Ghostbusters is my knee-jerk reaction to this question, the no-thought lizard-brain answer, because it’s objectively the best movie ever made.But giving this a moment’s thought, Ghostbusters might not be the best movie for this situation – perhaps I need something a little more sympathetic to the plight of the recently deceased. Ghostbusters is totally black and white in its view that the unquiet dead are something to be battled, captured and incarcerated. That might be a little hard to stomach when facing my own mortality.

The temptation is to watch something profound, a movie that can really tell me something about the cycle of life and death, the nature of existence and what it really means to be human – maybe The Fountain or Inception or Bladerunner. But that’s all bit heavy really isn’t it? There’s always the laugh-out-loud movies, like This Is Spinal Tap, Monty Python and the Holy Grail or The Big Lebowski, but going straight for the laughs just seems a little hollow at this late stage in my life.

All things considered, the winner has to be Beetlejuice – it’s a comfort watch, it’s funny, it’s weird and the performances are all great.It dates back to a time when the release of a Tim Burton movie meant something, before the endless re-makes and diminished returns. Nothing looked like Beetlejuice when it was released, and nothing really looks like it now – often imitated never bettered.

And the music! One of Danny Elfman’sfinest scores, early enough in his career that you can still hear the Oingo Boingo clinging to every crazy kinetic phrase but by this point he’s self-assured enough to go way out there and have fun with it.The result is a psychedelic Danse Macabre, absolutely mesmerising to listen to and more than a little responsible for the unique atmosphere of the film. And the use of the Harry Belafonte songs feels original and funny even on the hundredth watch.

But I think that the real reason I’d chose this movie over any other as my last watch is that it’s genuinely sympathetic to the plight of the recently deceased, not only that but, ultimately, it’s also optimistic about death and what waits on the other side, however strange and unusual that might turn out to be. Which is just the reassurance I need as I take the leap into the great unknown.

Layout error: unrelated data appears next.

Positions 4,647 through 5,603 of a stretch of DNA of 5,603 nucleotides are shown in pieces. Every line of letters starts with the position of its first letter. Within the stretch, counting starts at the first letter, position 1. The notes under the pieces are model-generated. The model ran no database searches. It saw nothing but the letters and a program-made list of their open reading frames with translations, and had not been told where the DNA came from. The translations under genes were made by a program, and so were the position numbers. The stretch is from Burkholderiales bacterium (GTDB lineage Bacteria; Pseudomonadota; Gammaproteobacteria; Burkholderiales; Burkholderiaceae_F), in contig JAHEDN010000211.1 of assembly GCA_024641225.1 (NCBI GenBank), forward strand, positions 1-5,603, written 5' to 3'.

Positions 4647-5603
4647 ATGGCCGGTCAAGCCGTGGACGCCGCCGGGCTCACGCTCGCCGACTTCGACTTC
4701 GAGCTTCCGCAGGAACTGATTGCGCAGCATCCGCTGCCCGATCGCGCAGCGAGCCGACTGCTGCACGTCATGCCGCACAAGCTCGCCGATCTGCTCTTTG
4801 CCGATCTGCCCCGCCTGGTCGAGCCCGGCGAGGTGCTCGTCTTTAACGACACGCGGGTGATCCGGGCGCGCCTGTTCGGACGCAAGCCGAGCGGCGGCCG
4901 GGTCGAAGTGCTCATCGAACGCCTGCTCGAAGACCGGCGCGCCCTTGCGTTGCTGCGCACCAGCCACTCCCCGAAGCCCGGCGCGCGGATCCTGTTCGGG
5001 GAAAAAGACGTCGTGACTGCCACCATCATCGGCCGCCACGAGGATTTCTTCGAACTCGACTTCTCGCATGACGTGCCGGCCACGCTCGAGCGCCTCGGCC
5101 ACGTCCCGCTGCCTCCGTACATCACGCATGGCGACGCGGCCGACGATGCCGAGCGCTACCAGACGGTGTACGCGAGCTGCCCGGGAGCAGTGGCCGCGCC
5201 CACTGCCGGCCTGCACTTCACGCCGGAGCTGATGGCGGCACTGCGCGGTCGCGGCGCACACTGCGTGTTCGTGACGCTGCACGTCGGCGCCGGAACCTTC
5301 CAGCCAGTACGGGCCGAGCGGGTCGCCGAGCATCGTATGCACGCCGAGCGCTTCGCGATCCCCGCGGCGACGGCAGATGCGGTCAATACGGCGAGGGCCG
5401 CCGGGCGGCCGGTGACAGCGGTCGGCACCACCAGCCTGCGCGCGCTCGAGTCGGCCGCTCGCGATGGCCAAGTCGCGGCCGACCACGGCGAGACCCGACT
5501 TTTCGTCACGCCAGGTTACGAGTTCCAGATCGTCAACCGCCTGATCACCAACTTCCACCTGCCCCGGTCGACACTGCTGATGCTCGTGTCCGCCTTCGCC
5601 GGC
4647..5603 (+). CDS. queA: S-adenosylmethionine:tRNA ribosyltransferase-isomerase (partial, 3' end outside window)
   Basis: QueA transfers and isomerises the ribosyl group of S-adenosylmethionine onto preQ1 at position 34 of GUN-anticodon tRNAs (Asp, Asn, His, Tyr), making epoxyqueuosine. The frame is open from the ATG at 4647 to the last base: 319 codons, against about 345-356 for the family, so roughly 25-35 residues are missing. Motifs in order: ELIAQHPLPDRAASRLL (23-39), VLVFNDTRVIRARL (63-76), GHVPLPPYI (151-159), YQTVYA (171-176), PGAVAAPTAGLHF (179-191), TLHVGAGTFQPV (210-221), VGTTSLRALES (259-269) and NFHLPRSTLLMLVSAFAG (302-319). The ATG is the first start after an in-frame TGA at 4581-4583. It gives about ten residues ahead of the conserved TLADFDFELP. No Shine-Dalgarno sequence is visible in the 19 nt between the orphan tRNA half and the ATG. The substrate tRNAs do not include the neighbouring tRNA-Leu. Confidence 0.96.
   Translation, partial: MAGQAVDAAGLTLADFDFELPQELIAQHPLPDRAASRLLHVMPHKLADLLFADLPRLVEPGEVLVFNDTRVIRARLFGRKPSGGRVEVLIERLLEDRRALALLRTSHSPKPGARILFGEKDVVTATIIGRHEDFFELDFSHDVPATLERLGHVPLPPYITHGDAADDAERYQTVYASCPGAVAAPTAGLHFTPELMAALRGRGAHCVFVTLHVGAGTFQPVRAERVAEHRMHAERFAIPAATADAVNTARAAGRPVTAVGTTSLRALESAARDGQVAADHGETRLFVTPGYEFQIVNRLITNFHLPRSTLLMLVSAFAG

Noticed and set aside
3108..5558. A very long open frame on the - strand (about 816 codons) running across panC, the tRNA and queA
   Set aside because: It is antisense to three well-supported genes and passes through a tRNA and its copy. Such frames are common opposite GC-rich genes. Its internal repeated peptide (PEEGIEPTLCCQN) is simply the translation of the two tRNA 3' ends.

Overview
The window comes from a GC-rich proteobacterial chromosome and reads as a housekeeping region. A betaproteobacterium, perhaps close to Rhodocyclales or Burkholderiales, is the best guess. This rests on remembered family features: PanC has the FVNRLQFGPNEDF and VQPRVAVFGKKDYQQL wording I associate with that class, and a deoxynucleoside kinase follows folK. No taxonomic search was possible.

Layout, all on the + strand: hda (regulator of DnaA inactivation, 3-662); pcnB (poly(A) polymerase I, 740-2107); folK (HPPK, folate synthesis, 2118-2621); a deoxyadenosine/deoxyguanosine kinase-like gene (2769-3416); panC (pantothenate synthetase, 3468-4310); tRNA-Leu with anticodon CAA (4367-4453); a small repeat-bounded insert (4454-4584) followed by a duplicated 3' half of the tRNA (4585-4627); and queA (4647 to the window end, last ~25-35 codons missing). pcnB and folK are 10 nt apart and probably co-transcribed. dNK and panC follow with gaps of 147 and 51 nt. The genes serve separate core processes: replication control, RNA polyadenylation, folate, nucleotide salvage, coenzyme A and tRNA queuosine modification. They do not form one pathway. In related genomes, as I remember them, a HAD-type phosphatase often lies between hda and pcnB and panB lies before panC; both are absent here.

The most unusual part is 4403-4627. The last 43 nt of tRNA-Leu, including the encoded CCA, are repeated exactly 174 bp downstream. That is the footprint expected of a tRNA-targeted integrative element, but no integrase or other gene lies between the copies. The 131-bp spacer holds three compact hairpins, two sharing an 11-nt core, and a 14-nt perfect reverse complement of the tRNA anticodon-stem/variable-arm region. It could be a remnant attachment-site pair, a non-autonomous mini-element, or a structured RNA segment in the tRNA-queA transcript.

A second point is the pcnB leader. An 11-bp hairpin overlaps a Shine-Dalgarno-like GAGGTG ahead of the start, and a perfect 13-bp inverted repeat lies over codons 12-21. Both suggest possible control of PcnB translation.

This feels like the hardest of these questions, certainly the one that troubled me the most, but the answer was always going to be “All Along the Watchtower” by Jimi Hendrix. I say “by Jimi Hendrix” because he honest to gods made that song his own. There’s no doubt some strands of DNA from Dylan’s original are still knocking about in there somewhere,but the Hendrix version is a much more evolved beast.

Guitars shouldn’t sound like that. Music shouldn’t sound like that. This song feels more like a magical ritual than a piece of music.Hendrix often seemed to be drawing on something mystical, shamanic.It’s easy to see that he’s channeling something when you watch videos of him playing live but, for me, this is the closest that he gets on record.

From the first bar, like a knock at the door before it’s kicked down, to the last,carried away on a maelstrom of swirling vocals and frantic lead guitar, this tune has always reminded me of crossing over to the other side – or at least going on some kind of transcendental journey (see also the finale to season 3 of Battlestar Galactica). It’s so urgent and propulsive and he packs so much into just four minutes – all those crazy solos! And it’s one of his finest vocal performances too, I’ve often heard people say that Hendrix wasn’t a great singer – but his voice on this track is undeniable.

At this late hour, I don’t want to be listening to anything too melancholic, nothing that will make me contemplate my mistakes or regrets, I just want something that makes me feel really fucking cool. If I can cross the River Styx with All Along the Watchtower playing in my head then I’ve died a happy man.


This is a kid-in-a-candy-shop kind of question – the choice to meet anyone who’s gone before me?! That’s a lot of really great people to choose from. I’m going to have to hope that dying cures social awkwardness.